The four major Styles of Learning are defined as:
The Activist Style
People who favour an “Activist” style like to be “doing” and have a desire to get the task and project done – now. Possess a strong need to involve themselves deeply in the particular activity or subject of study under review, they enjoy the new and the excitement of the future and any occasion to brainstorm ideas to solve a problem as part of a team. They delight in developing relationships with others in the process of learning.
The Reflective Style
People who favour a “Reflective” style like to have the opportunity to think and consider each subject in depth, to consider deeply anything that they have read. Their depth of understanding is increased by carrying out in advance, desk research, use of the internet, books and articles on the same subject are often followed up before their own ideas and conclusions are confirmed. They do not find it easy or effective to learn quickly or at a “fly by the seat of the pants” training event.
StylePeople who favour a “Theorist” style like to see the logic of what they are about to be taught. They learn best where there is a structure and an outcome with a clear purpose. They enjoy seeing that the end result(s) has a conclusion or is part of a system, model or concept.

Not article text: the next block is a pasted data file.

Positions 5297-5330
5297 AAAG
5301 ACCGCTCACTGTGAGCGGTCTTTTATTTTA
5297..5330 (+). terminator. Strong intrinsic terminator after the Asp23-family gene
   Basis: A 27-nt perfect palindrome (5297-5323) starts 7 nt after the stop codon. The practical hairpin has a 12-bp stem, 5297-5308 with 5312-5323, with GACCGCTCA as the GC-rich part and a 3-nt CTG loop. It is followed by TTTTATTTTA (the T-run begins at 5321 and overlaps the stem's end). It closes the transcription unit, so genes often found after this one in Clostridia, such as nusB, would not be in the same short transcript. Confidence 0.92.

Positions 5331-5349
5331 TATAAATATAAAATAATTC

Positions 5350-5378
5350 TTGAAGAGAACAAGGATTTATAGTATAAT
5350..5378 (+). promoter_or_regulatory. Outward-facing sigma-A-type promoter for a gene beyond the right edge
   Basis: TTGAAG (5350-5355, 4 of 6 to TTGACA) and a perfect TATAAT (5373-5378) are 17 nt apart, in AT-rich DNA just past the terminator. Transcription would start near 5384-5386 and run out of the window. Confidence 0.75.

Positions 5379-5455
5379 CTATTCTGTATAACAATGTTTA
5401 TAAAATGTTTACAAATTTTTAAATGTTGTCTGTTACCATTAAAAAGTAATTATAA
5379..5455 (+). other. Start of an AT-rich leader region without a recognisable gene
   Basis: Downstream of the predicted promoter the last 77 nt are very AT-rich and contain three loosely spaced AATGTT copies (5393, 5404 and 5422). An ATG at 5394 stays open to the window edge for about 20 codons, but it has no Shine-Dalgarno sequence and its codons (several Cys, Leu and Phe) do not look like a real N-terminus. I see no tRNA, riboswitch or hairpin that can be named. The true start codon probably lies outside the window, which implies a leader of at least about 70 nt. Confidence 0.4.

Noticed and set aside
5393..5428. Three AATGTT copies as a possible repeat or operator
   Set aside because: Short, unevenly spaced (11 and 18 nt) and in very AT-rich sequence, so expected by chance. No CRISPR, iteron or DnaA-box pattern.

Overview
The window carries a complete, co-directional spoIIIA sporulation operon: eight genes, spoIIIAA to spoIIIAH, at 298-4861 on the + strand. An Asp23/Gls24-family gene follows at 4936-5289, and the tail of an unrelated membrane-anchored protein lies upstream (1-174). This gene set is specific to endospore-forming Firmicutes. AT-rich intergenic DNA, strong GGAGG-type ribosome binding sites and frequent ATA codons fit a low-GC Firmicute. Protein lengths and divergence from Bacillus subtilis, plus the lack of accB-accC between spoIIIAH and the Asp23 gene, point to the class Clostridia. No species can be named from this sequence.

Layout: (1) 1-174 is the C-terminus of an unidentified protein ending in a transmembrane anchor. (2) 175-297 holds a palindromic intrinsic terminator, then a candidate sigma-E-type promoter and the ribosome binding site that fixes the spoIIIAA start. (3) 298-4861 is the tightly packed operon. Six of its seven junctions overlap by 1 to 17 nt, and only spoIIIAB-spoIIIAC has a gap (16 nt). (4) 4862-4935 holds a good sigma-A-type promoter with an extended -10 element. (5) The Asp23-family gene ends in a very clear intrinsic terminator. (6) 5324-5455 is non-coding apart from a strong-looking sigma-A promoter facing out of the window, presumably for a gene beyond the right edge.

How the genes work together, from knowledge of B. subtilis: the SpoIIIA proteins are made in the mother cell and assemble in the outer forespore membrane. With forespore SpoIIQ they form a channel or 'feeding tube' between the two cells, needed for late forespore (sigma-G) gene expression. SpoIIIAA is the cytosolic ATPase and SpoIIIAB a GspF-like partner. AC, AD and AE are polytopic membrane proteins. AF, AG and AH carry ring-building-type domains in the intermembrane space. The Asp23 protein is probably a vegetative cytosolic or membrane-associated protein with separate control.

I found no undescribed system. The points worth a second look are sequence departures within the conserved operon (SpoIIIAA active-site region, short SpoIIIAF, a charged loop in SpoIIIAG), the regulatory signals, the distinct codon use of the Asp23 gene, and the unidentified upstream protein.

The Pragmatic Style
People who favour a “Pragmatic” style like to see a direct connection between the learning and some valued outcome or result. They often benefit from a detailed action plan that will help them to identify this connection and motivate them to work at their learning for the sake of the good results that they can expect and expect in the future.
Which one will best suit each member of your team? The modern manager needs to be a coach to be able to get the very best from the teams they manage and to achieve higher performance for their organisations.